A model toy village has been standing tall since 1927, feeding our curiosity for all things small
“Would you like to come with me and visit a village so small that you will tower above the houses?” asked Enid Blyton in her 1951 book about Bekonscot, The Enchanted Village.
Over 13 million did, and thanks to them, as well as all the visitors, Bekonscot is still there and raising money for charity!
In 1927, Roland Callingham, a London-based chartered accountant instructed his contractors to dig a swimming pool at his home in Beaconsfield, in Buckinghamshire.
A year later, he got a garden railway built, the largest outdoor one in England. His head gardener Tom Berry built some model houses to add to the atmosphere. Encouraged by his friends and house staff, Roland also planned a rural landscape surrounding the pool, railway, houses and rockeries. And, his team included local schoolboys who turned their hands to model-making and the construction of Bekonscot.
Half-timbered and stone houses, shops, castles and gardens sprang out of the rockeries along with a network of tiny roads to connect them. Local buildings and personal favourites of the staff provided much of the village’s inspiration, for all were constructed form memory and old photos. Bekonscot’s founder was never concerned with precision. He liked it to be fun and full of character. It was never to be taken seriously. Humour, determination and craftsmanship were the highlight of this venture. Even its name was derived from Beaconsfield and Ascot, where the founder’s best friend lived.
Following suggestions from friends and family, Rolland opened Bekonscot to the public in 1929. Bekonscot has all the facilities that the most demanding of residents would desire near their homes — two railway stations, a cinema theatre, a fire station with a fire brigade, four pubs, two markets squares, a sea-side pier, a lake with boats and yachts, and lots of old-world small shops as well as a recent addition of a smallest Marks and Spencer shop.
Brightly-coloured houses cling on the hillsides, framed by beautiful old trees and exotic clinging creepers and plants.
The Chessnade Zoo is an amalgam of two popular zoos — Chessington and Whipsnade — and has an exotic miniature menagerie. Elephants, giraffes, penguins and flamingos alongside a chimps’ tea party — it seems most of the animals were carved out of limewood by local school children — and the latest penguin enclosure is based on one at London Zoo.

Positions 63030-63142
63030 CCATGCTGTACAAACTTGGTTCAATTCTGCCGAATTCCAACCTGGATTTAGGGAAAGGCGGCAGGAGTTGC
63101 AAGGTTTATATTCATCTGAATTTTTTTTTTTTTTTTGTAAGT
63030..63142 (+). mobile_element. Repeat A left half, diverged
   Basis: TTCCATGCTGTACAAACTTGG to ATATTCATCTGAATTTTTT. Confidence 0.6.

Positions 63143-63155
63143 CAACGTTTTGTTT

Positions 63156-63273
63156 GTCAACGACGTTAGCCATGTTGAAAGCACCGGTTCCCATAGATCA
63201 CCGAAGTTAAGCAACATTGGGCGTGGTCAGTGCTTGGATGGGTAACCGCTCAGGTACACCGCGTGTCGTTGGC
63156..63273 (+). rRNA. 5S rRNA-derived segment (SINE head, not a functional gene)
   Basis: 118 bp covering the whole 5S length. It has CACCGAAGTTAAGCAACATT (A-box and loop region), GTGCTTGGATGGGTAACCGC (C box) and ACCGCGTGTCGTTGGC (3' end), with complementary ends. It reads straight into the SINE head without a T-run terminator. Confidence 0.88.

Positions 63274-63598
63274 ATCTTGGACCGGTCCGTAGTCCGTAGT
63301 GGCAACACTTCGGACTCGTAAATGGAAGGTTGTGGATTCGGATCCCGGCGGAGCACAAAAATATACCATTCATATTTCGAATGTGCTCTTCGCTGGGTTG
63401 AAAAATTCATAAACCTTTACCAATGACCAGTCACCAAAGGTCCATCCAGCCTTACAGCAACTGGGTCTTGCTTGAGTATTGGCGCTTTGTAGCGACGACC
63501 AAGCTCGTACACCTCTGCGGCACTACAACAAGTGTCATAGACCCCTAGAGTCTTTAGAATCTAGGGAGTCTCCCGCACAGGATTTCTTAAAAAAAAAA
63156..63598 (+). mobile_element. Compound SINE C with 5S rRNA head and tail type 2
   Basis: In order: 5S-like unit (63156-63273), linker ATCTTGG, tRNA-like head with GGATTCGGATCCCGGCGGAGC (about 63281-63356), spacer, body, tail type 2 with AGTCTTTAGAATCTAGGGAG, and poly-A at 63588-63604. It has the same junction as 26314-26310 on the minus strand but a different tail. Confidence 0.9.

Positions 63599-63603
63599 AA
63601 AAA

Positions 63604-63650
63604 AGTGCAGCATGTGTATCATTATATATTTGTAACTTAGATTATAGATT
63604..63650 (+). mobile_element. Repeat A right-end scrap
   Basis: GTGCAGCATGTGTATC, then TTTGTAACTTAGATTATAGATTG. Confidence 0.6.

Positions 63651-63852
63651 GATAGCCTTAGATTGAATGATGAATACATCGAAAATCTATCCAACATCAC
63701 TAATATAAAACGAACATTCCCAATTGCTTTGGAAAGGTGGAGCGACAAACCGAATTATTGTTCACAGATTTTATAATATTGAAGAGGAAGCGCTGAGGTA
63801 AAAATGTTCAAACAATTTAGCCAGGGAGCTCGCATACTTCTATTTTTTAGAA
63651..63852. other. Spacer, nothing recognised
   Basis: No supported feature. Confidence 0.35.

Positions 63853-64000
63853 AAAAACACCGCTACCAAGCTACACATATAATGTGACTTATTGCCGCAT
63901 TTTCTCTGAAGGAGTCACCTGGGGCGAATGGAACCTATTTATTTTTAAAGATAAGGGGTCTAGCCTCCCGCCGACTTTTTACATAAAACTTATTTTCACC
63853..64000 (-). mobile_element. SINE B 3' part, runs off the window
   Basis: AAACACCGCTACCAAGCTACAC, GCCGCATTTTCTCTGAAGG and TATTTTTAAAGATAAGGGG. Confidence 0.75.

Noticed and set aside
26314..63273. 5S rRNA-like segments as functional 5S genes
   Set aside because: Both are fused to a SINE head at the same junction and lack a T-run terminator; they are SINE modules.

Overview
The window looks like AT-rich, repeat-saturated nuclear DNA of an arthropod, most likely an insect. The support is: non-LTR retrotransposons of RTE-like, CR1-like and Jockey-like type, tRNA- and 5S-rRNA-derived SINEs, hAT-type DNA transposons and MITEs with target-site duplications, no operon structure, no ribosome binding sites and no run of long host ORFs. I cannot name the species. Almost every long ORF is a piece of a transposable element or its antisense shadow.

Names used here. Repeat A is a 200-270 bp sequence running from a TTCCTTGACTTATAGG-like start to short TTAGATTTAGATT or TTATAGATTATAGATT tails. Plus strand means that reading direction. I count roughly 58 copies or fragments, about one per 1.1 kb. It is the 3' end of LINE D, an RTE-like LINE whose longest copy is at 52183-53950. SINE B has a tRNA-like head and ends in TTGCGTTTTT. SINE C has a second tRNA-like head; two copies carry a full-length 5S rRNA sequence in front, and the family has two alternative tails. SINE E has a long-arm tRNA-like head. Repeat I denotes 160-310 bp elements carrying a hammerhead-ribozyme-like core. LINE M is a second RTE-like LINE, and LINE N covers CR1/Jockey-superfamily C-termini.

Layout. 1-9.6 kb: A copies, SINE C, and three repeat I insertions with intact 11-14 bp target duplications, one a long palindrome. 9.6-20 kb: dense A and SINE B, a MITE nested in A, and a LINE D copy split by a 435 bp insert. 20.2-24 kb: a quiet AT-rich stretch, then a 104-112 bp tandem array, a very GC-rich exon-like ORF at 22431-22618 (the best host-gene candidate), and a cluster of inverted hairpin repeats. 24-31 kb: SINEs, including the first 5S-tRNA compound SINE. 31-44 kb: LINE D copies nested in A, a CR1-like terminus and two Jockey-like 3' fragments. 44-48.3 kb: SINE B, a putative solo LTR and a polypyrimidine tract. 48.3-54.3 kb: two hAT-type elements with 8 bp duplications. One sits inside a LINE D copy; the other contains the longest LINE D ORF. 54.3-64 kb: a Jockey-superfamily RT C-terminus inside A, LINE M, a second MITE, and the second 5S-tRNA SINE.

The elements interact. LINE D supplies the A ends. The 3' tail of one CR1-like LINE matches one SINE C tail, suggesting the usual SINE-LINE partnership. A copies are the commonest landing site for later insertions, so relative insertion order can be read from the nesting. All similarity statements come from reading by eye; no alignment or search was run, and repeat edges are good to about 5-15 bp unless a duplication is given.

The path climbs past the bear and tiger enclosures to the highest point of the landscape — Greenhaily — with its cricket pitch, windmill, and the busy railway station from where one can hear the station master, and announcements on the arrival and departure of all trains running around Bekonscot.
The market town is the oldest part of the model village, and even the smallest child can look down like a giant above the tiny people going about their daily business.
The most fascinating feature is the fire brigade, which promptly puts out the fires in the pretty, thatched Rose Cottage. Makes one wonder what precise methods are adopted for the sudden outburst of the fire, and the prompt dousing-down.
The lake is like a sea to the village, with its boats, lifeboats, a lighthouse, water well and a pier. The Ovaltine diary farm with its world-famous drink finds a prominent place in this part of the village.
The Bekonscot Model Railways (BMR) intrigues many visitors. About 10 trains weave their way along the village, and the control room is at the Mary Loo signal box.
Many of the trains have historic value, having run for over 50 years and covered over 2,000 real miles. The success of the original village, saw it being expanded in 1945 to include more features. In winter, the place is closed for refurbishment.
Enid Blyton’s connection with this town does not end with the reference in her book. She stayed in Beaconsfield for about 30 years. During her centenary celebrations in 1997, a replica of her house was inaugurated by her daughter Gillian. One of the reasons Bekonscot leaves the young and the old delighted, is that it genuinely satisfies our desire for nostalgia — it feeds our child-like curiosity for all things small.